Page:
José Iván Lebrón Moreira, of San Juan pop outfit Moreira, administers a rehearsal space which suffered damages in its infrastructure and equipment, and now works a 9-to-5 job after spending months unemployed, interfering with his career as a musician and with the release of the band’s latest album, Fin del Deseo. But thanks to his PRIMA Grant, he was able to use the money to fulfill their record release plans. “More than the amount of money I received, which to me was very generous, the most significant motivation was to know there is a support circle between artist from this scene and outside,” he shares.
To visual artist and musician Daniela Romero, a.k.a. Supakid, her grant couldn’t have come at a better time, as her freelance jobs have been affected by the blackout. “It put food on my table and gave me the chance to get back on my feet among all the chaos and economic uncertainty,” she says. “By relieving this load, it helped me focus on how to catch up with projects which were put on hold.”
Months after the natural disaster, and as the island continues on its journey back to normality, the future of the PRIMA Fund is being reevaluated and updated. Berrios says the next step is to put together a discussion group in Puerto Rico with artists from the local scene to know about their issues firsthand, which will dictate their next steps. “We want to hear their current stories and situations,” Berrios explains. “We want to know how the way they used to make money has been affected: if people are going out and if they’re paying to go to shows, because the economy is tightening up.” Other ideas include a series of events and a potential festival to encourage support between artists in New York City—especially diaspora musicians—and the ones still living in Puerto Rico. All of this while keeping balance with the fund's creators, who are both mothers and are about to start recording albums. Meanwhile, they’ll continue giving the grants.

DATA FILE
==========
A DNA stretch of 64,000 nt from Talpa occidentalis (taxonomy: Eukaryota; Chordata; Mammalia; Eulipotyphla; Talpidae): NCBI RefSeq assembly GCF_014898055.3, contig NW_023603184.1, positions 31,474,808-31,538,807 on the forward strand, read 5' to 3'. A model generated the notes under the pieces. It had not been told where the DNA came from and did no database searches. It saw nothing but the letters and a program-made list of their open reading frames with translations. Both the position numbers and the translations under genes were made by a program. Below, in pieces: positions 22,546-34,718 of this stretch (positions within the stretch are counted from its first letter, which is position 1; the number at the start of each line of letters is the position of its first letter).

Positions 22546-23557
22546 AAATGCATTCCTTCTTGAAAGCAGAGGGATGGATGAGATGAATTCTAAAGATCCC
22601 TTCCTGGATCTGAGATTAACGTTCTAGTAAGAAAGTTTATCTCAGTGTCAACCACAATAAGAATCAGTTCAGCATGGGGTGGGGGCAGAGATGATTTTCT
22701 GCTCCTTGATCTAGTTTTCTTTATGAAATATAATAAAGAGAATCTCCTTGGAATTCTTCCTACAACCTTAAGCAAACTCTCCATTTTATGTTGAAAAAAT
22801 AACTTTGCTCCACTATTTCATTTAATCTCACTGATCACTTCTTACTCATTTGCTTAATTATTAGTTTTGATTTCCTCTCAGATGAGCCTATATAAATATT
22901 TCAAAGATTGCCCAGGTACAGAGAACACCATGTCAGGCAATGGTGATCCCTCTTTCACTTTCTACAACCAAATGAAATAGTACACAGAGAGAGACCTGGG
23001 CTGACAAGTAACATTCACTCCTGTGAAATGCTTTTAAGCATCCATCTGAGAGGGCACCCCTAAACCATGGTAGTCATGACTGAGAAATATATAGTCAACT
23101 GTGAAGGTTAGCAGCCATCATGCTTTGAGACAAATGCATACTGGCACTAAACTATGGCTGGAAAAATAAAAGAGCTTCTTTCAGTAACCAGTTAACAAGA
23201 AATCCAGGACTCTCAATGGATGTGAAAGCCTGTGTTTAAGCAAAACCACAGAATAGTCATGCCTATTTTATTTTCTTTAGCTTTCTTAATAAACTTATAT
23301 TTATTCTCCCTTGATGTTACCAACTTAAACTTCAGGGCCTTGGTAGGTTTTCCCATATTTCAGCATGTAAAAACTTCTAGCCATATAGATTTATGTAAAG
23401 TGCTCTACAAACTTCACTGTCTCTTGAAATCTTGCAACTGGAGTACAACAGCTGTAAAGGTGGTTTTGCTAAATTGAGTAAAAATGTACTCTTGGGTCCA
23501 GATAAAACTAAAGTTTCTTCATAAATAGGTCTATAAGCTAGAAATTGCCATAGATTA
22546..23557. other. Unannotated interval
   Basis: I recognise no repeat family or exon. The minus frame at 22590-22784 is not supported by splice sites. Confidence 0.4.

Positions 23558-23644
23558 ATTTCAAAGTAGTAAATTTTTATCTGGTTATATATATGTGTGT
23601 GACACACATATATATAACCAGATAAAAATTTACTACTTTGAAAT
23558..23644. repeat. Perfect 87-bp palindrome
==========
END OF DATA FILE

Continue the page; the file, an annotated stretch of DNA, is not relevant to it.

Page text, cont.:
In the midst of the reconstruction, Berrios and Del Valle, who are also husband and wife, are planning to relocate to western Puerto Rico in the following weeks to, among other things, write and record Buscabulla’s debut album, a decision they had taken back in September but that was delayed because of, you know, the hurricane.